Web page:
Attack of the Clones starts ten years after the events of Episode I, which makes this the biggest leap forward in time of any of the films so that Lucas can finally depict the romance that blossoms between Anakin and Padmé that would’ve had people squirming in their seats more than they already were if we had to deal with an 11 to 12-year-old romance someone about eight years older than him. Anakin’s now “all grown up,” as Padmé astutely takes note of as she and Anakin share a romantic moment over a political discussion. (Yes, politics once again finds its way into all sorts of matters this time around.) The two of them are heading back to Naboo to keep the senator and former queen safe after one too many assassination attempts on her life are made on Coruscant. Somehow, hiding out in the open on her homeworld is decided to be the safest place for her, but at least this allows her to show Anakin the happier side of life that he never got to see. Romance blossoms, despite Anakin’s brooding and questionable and downright creepy tactics in wooing her. Padmé, for all her diplomatic intelligence, has some screwed up taste in men.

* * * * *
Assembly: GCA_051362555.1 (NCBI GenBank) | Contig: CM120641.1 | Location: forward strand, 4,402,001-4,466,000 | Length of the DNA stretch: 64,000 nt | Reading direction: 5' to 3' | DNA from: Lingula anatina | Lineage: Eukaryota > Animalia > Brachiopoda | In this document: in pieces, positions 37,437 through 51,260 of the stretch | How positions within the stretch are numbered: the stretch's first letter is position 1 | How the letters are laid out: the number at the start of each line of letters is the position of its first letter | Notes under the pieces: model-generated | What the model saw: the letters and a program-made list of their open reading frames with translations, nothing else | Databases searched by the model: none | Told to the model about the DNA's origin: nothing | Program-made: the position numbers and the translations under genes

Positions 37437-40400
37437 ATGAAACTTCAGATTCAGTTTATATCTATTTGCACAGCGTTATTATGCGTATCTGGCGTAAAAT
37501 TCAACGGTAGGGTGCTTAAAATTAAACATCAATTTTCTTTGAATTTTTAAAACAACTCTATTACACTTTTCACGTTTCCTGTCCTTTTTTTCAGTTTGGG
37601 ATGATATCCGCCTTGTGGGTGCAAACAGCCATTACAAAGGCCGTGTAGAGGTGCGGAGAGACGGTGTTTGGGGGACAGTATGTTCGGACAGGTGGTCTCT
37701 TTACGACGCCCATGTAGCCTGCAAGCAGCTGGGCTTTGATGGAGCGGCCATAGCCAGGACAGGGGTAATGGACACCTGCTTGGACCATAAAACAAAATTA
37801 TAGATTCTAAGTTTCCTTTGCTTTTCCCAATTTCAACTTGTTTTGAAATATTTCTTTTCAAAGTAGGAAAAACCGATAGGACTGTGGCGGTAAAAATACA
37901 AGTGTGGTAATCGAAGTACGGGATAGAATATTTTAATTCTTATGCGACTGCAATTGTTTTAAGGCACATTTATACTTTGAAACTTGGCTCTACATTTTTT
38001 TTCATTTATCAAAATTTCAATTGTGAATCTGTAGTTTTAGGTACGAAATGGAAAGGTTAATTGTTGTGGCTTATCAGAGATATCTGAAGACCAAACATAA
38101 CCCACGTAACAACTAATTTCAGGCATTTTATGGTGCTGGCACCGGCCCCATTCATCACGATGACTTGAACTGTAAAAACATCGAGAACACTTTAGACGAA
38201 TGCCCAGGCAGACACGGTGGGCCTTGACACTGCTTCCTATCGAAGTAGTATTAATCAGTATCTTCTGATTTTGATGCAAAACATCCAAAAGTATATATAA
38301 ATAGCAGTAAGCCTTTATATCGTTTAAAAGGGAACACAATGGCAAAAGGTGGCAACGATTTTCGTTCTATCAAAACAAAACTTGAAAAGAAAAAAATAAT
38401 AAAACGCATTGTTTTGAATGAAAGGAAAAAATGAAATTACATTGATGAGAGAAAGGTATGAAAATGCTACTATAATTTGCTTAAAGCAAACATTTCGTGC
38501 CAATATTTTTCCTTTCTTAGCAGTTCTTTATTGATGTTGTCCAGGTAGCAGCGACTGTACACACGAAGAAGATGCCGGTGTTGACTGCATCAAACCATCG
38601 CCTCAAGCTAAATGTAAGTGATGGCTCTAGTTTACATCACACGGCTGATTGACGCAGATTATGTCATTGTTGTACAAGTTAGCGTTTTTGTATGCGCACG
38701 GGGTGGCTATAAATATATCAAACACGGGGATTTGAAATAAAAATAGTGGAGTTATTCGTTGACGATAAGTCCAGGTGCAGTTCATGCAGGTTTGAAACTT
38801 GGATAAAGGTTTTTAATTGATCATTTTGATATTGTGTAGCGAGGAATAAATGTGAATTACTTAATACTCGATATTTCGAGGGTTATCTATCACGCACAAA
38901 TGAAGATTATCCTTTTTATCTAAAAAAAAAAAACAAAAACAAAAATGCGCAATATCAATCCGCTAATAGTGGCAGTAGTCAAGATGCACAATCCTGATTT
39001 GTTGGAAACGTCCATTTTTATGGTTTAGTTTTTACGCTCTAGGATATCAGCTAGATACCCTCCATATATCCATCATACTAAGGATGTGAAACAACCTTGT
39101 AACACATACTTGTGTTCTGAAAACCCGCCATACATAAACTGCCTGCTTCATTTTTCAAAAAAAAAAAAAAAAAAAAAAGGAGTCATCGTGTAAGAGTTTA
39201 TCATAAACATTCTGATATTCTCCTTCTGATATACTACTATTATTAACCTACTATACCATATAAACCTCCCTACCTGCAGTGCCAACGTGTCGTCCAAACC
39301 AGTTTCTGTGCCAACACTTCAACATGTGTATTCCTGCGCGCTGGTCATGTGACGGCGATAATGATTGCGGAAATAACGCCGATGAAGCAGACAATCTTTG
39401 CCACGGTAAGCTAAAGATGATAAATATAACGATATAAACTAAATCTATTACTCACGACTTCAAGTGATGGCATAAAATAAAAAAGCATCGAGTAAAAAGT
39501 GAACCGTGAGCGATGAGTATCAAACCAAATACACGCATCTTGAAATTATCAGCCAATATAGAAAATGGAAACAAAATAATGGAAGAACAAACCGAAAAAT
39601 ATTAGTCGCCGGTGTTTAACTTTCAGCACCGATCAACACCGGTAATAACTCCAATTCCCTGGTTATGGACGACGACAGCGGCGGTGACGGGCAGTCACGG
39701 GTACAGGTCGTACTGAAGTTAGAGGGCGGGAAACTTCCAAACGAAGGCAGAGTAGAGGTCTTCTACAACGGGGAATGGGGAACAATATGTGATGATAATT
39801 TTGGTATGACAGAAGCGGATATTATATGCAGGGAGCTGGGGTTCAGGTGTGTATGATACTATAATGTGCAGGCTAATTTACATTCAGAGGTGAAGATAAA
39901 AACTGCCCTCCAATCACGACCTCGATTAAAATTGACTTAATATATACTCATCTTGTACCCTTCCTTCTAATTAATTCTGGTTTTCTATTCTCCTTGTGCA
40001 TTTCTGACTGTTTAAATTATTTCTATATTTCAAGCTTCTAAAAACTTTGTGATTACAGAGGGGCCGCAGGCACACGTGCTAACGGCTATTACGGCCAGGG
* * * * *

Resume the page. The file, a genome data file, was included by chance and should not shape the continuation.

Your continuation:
Star Wars Episode II: Attack of the Clones - Bail Organa, Jar Jar Binks, Padme Amidala, Dorme, and Captain Typho

Meanwhile, Obi-Wan gets the more intriguing part of the story, investigating the involvement of a bounty hunter named Jango Fett in the attempts on Padmé’s life. Before you ask the obvious, yes, he is the father of the infamous Boba Fett, who also makes his first chronological appearance here as a young boy with not much to say or do. And – wouldn’t you know it? – his story is tied directly to that of the Storm Troopers from the original trilogy – more specifically, he’s a clone of Jango Fett, just like the Storm Trooper predecessors, the Clone Troopers – a secret military force Obi-Wan discovers that were apparently being manufactured over the last ten years by the Kaminoans, who were under the impression that the Jedi Order had commissioned this massive army and then just neglected to talk to them about it for the last decade or so. Though the Dark Side has its hands all over this, the Jedi are pretty Zen about it and ultimately decide to allow for these highly trained killing machines, created in their name and without their knowledge, I remind you, to join them in battle against the Trade Federation’s droid armies. (It’s like they want to be killed!) Ensue the special effects most assuredly do.

Star Wars Episode II: Attack of the Clones - Battle of Geonosis